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Community leaders look to elected officials, legislators to help combat food deserts

CORRECTION Virus Outbreak Arizona
Posted at 6:16 AM, Nov 16, 2020

PHOENIX — The city of Phoenix says a plan is in place to combat the number of food deserts in the Valley.

Forty-two percent of the Phoenix population lives in a food desert, according to the city. A food desert is an area with high poverty where residents, who often lack transportation, live at least a mile from the closest grocery store.

“That statistic, along with some of the health statistics related to obesity and diet-related diseases, all of those health-related influences certainly did affect the city’s decision in starting to get involved in this issue and seeing how we can solve it," said Environmental Programs Coordinator Roseanne Albright.

That is why the city put together the 2025 Food Action Plan which looks to add more gardens, farms, distribution centers, and grocery stores to the areas that need them most.

Some community members say while they appreciate the steps being taken by the city, they feel more needs to be done and they're looking to their elected officials to step up.

“It’s very frustrating because as an elected official, you need to cover all areas of your district and some of them might not receive the same attention that others do," said Channel Powe, Governing Board President of the Balsz Elementary School District.

Councilmember Carlos Garia represents her district. He says he understands that food deserts are a huge problem throughout District 8.

"As long as we’ve been here, we’ve been pushing to make sure that food is available," he said.

Garcia says there have been problems getting more grocery stores in District 8 because some areas, specifically around Sky Harbor Airport, are losing population.

“With the uncertainty of if the airport's going to grow north or not, it’s been hard to get grocery stores to commit," he said.

He says there is one project he believes can help. The city is in the early stages of building a food distribution innovation center at the site of the old Del Rio Landfill in south Phoenix. It will serve as a produce distribution center, include a farmer's market, and have research facilities related to local agriculture.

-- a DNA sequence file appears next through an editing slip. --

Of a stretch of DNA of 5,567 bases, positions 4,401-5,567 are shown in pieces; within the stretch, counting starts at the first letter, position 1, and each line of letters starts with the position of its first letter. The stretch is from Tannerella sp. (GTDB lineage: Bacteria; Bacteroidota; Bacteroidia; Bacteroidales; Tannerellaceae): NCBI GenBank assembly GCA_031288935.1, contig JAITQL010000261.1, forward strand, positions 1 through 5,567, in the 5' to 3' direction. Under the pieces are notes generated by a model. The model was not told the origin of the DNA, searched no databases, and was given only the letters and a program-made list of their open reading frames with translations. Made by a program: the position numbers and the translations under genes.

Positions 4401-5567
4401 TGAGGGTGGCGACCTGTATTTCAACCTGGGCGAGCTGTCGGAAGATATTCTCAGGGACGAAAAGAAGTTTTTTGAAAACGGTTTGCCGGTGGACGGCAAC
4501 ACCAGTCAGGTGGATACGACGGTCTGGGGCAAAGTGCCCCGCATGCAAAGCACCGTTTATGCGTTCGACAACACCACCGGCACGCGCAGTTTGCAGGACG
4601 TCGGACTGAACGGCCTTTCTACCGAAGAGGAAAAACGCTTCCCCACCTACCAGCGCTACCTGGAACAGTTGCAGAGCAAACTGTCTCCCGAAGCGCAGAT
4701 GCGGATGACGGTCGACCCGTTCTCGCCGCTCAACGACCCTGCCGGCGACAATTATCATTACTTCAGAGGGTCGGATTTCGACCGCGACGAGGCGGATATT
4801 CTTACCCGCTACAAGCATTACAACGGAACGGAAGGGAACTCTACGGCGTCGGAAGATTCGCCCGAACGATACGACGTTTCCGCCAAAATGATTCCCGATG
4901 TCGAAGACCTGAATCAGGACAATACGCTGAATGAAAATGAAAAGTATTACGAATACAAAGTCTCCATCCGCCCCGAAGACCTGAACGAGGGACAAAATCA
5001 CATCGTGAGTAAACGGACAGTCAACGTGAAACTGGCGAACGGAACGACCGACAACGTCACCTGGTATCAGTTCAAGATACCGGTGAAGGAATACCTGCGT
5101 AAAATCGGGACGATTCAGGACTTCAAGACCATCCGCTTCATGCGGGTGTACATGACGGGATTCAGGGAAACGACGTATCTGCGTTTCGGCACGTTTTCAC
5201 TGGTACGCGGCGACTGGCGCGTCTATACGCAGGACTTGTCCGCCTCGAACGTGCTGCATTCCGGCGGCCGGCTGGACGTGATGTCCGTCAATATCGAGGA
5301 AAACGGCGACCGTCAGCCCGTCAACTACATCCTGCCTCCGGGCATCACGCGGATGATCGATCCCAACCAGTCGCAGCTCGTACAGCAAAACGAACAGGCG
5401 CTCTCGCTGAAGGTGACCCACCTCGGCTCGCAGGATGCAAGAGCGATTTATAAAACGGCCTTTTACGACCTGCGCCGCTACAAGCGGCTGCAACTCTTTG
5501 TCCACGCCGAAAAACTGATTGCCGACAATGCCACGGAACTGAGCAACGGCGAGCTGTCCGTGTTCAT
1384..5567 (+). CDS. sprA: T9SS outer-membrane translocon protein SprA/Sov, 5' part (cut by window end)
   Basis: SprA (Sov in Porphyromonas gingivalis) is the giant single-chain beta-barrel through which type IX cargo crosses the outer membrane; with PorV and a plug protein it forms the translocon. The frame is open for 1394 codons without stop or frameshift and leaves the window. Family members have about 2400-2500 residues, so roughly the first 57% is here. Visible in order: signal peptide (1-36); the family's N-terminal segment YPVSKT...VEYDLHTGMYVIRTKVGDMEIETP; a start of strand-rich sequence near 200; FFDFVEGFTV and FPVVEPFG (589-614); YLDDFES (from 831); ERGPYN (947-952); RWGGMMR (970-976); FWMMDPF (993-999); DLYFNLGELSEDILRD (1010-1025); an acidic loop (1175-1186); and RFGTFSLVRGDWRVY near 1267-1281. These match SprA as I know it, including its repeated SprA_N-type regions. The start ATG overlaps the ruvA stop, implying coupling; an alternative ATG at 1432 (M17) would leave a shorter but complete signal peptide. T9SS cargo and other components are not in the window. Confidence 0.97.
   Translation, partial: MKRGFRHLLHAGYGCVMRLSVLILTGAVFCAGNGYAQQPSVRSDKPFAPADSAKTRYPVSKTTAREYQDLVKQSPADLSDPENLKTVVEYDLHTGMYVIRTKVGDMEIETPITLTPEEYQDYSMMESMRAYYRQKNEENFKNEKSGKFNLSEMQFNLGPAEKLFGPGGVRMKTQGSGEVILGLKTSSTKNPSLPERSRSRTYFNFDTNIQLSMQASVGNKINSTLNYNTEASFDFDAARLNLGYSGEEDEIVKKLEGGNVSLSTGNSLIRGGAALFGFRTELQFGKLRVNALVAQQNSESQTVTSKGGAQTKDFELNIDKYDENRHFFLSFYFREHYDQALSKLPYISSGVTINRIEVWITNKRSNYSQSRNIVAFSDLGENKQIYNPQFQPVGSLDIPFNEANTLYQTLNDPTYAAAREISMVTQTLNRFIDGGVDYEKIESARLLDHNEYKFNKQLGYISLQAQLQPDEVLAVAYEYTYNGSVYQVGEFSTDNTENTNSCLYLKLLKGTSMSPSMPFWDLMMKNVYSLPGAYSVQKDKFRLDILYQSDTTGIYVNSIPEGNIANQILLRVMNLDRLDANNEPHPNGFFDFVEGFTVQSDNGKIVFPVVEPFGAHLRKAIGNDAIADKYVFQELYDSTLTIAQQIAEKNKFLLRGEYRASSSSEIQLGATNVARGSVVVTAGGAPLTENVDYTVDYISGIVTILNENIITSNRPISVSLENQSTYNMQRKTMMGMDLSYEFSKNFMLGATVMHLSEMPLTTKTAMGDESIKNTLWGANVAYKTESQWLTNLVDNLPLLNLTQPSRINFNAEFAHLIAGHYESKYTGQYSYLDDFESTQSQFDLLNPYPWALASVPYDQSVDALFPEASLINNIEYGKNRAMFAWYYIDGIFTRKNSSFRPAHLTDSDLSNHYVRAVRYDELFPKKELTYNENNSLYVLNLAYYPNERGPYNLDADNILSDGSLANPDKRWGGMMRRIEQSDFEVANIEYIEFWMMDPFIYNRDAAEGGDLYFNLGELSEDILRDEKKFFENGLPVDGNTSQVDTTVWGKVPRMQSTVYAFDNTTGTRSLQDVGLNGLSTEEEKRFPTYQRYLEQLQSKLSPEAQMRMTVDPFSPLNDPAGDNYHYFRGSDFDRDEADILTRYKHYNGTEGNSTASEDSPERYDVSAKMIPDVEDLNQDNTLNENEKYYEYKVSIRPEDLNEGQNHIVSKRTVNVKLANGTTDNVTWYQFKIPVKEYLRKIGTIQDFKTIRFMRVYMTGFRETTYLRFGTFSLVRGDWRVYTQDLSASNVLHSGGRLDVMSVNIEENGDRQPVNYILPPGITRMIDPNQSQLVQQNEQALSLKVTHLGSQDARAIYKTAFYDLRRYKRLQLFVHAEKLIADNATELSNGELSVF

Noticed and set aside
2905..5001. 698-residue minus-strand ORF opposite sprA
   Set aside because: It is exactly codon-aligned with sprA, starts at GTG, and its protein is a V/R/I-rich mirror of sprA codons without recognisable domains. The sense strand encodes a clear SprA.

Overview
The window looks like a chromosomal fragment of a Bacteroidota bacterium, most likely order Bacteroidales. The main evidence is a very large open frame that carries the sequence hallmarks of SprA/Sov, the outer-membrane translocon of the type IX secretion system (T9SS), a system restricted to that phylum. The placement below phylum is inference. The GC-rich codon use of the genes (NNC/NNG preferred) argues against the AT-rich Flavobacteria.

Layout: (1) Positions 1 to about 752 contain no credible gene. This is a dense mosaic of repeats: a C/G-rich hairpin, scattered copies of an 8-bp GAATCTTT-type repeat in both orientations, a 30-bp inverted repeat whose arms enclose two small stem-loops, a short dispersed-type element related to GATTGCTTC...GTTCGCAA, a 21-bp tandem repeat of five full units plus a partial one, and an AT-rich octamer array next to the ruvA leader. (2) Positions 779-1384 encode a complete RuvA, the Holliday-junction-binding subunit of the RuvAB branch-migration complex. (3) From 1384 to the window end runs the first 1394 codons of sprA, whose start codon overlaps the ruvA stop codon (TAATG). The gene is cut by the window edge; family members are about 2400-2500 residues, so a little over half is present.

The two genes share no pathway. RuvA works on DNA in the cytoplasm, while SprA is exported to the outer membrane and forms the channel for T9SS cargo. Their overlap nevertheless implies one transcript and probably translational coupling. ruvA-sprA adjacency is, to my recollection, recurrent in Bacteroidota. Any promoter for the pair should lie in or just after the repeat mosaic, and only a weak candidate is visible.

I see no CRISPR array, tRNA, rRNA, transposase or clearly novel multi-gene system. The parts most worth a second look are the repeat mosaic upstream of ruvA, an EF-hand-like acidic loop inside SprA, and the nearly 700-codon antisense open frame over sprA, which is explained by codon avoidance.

"And help us spark the area to bring more business, to bring more development to the area," Garcia said.

But will that be enough?

President of the Arizona Food Bank Network Angie Rodgers says as we head into the next legislative session, she's having conversations with lawmakers to make sure the issue of hunger is at the forefront.

“I always think that we can raise the issue of hunger and poverty in every community to our elected officials," Rodgers said. “I encourage people to reach out to their elected officials, to share their stories, to tell what’s going on in their community so that they are aware, so that no one has the excuse of, 'I didn’t know.'"

“We definitely need more support from the state legislature," Powe said. "I wish the governor would break the piggy bank and open up those additional $444 million still left in CARES Act funding."

ABC15 reached out to Governor Doug Ducey's office and asked if the governor had any plans for additional funding for schools dealing with food insecurity. A spokesperson said, "Addressing hunger and helping Arizonans keep food on the table has been a priority. The governor has used federal CARES Act dollars and state assistance, on top of allocations from the AZ Coronavirus Relief Fund, to support our food banks and food delivery services."

The Governor's office said just last month they allocated over $1 million to state aid to expand food bank assistance.

But as Rodgers said, the issue of hunger has not gotten better during this pandemic -- it's gotten worse. So ABC15 will continue to stay on top of this issue and bring you more of the solutions over the next few weeks.